London | Reuters — Sea surface temperatures in the tropical Pacific remain neutral, meaning that neither El Niño nor La Niña weather patterns are prevailing, the U.N. World Meteorological Organisation said on Thursday.
The El Niño pattern brings a warming of ocean surface temperatures in the eastern and central Pacific every few years, and is the opposite of La Niña.
Recent cooling of the sub-surface waters in the region has caused slightly above-average sea surface temperatures to return to near-average levels during May, the WMO said.
The latest seasonal forecasts indicate that tropical Pacific sea surface temperatures are likely to cool further, potentially approaching weak La Niña levels during the second half of 2020.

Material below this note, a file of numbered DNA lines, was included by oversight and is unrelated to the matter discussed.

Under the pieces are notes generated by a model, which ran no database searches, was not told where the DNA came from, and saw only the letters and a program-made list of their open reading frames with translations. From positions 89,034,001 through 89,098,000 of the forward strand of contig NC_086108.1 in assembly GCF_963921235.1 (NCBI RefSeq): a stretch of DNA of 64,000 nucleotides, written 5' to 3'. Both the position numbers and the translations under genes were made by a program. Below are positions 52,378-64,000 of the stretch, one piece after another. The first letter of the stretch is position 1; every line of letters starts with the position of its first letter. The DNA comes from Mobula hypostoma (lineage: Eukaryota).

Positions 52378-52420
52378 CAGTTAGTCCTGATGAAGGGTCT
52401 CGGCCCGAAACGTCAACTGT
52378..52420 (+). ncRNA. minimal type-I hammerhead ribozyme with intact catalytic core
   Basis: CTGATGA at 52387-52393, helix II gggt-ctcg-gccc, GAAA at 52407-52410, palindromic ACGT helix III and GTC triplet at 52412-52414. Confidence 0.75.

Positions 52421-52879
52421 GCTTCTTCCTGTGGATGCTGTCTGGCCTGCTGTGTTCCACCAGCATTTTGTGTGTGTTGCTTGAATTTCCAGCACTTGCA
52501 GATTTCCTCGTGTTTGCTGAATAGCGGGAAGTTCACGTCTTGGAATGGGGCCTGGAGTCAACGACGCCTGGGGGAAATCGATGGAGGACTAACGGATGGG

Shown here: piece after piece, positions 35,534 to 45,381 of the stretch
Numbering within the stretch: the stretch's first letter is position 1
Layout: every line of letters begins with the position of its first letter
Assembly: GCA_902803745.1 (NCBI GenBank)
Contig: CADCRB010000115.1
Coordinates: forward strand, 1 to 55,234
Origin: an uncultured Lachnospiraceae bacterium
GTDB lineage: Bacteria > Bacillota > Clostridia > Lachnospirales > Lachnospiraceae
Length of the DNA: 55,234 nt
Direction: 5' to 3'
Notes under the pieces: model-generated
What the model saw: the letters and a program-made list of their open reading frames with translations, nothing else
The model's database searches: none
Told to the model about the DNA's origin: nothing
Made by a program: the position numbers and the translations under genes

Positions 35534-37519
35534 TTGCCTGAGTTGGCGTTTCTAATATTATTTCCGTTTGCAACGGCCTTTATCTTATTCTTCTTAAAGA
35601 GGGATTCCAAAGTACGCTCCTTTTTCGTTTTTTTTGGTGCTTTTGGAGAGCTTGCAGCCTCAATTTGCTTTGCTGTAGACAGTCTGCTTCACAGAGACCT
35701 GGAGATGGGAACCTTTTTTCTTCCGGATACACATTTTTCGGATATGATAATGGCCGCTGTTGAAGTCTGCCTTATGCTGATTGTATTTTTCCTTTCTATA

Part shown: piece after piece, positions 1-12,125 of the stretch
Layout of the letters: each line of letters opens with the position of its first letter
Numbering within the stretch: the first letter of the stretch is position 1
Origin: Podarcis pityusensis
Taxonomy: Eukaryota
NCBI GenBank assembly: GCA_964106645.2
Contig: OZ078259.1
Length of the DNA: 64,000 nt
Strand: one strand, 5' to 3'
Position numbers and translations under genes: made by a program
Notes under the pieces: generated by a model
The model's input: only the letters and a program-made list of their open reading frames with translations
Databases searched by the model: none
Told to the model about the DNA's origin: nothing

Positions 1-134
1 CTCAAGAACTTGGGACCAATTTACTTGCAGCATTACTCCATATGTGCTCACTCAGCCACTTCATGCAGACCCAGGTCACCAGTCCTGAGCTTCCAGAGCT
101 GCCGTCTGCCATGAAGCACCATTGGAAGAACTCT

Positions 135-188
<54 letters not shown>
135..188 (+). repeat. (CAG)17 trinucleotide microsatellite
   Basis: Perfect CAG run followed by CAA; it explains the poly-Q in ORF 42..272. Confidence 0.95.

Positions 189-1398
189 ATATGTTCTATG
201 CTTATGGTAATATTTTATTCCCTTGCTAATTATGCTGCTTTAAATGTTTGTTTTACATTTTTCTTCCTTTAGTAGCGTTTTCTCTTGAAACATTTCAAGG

Given current conditions and model predictions, the chance of El Niño-Southern Oscillation (ENSO) neutral conditions continuing through June-August 2020 is estimated to be around 60 per cent, with a 30 per cent chance of La Niña, the WMO said.
“Chances for La Niña rise to 40 per cent for the September-November period,” it added.
Earlier this month, a U.S. government weather forecaster said there was about a 65 per cent chance that neutral weather conditions will prevail in the Northern Hemisphere this summer with no El Niño or La Niña.
Historically, milder-than-normal winters and springs are known to occur in Western, northwestern and central Canada during El Nino periods, according to Environment Canada.
Eastern and Atlantic Canada aren’t known to be “significantly” impacted by El Nino events, though such an event may reduce tropical cyclone activity in the Atlantic.
Anomalies known to occur in La Niña conditions include colder-than-normal temperatures on the Prairies and above-average precipitation in British Columbia, Ontario and Quebec.
— Reporting for Reuters by Nina Chestney; includes files from Glacier FarmMedia Network staff.